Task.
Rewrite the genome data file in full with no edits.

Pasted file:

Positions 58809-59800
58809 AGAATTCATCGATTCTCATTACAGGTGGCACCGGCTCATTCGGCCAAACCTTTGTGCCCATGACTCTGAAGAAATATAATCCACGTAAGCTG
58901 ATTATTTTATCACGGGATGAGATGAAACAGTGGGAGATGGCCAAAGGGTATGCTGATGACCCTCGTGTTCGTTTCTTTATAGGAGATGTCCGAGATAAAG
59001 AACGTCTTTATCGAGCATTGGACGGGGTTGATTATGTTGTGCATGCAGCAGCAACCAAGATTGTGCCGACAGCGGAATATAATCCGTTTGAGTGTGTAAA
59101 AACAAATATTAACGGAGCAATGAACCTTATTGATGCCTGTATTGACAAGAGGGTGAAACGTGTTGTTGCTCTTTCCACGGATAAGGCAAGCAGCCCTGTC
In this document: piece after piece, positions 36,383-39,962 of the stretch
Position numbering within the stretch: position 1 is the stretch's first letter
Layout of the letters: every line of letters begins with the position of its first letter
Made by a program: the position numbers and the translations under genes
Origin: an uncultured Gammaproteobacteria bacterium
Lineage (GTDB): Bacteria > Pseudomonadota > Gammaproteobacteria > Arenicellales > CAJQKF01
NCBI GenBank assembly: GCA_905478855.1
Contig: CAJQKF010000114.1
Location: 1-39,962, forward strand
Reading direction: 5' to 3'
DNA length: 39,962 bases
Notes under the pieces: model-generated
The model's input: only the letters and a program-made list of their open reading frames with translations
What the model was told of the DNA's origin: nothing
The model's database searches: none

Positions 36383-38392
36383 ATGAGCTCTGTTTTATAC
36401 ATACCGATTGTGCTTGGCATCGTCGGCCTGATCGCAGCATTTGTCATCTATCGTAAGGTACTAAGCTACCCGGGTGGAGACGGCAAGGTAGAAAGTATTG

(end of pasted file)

Positions 58809-59800
58809 AGAATTCATCGATTCTCATTACAGGTGGCACCGGCTCATTCGGCCAAACCTTTGTGCCCATGACTCTGAAGAAATATAATCCACGTAAGCTG
58901 ATTATTTTATCACGGGATGAGATGAAACAGTGGGAGATGGCCAAAGGGTATGCTGATGACCCTCGTGTTCGTTTCTTTATAGGAGATGTCCGAGATAAAG
59001 AACGTCTTTATCGAGCATTGGACGGGGTTGATTATGTTGTGCATGCAGCAGCAACCAAGATTGTGCCGACAGCGGAATATAATCCGTTTGAGTGTGTAAA
59101 AACAAATATTAACGGAGCAATGAACCTTATTGATGCCTGTATTGACAAGAGGGTGAAACGTGTTGTTGCTCTTTCCACGGATAAGGCAAGCAGCCCTGTC
In this document: piece after piece, positions 36,383-39,962 of the stretch
Position numbering within the stretch: position 1 is the stretch's first letter
Layout of the letters: every line of letters begins with the position of its first letter
Made by a program: the position numbers and the translations under genes
Origin: an uncultured Gammaproteobacteria bacterium
Lineage (GTDB): Bacteria > Pseudomonadota > Gammaproteobacteria > Arenicellales > CAJQKF01
NCBI GenBank assembly: GCA_905478855.1
Contig: CAJQKF010000114.1
Location: 1-39,962, forward strand
Reading direction: 5' to 3'
DNA length: 39,962 bases
Notes under the pieces: model-generated
The model's input: only the letters and a program-made list of their open reading frames with translations
What the model was told of the DNA's origin: nothing
The model's database searches: none

Positions 36383-38392
36383 ATGAGCTCTGTTTTATAC
36401 ATACCGATTGTGCTTGGCATCGTCGGCCTGATCGCAGCATTTGTCATCTATCGTAAGGTACTAAGCTACCCGGGTGGAGACGGCAAGGTAGAAAGTATTG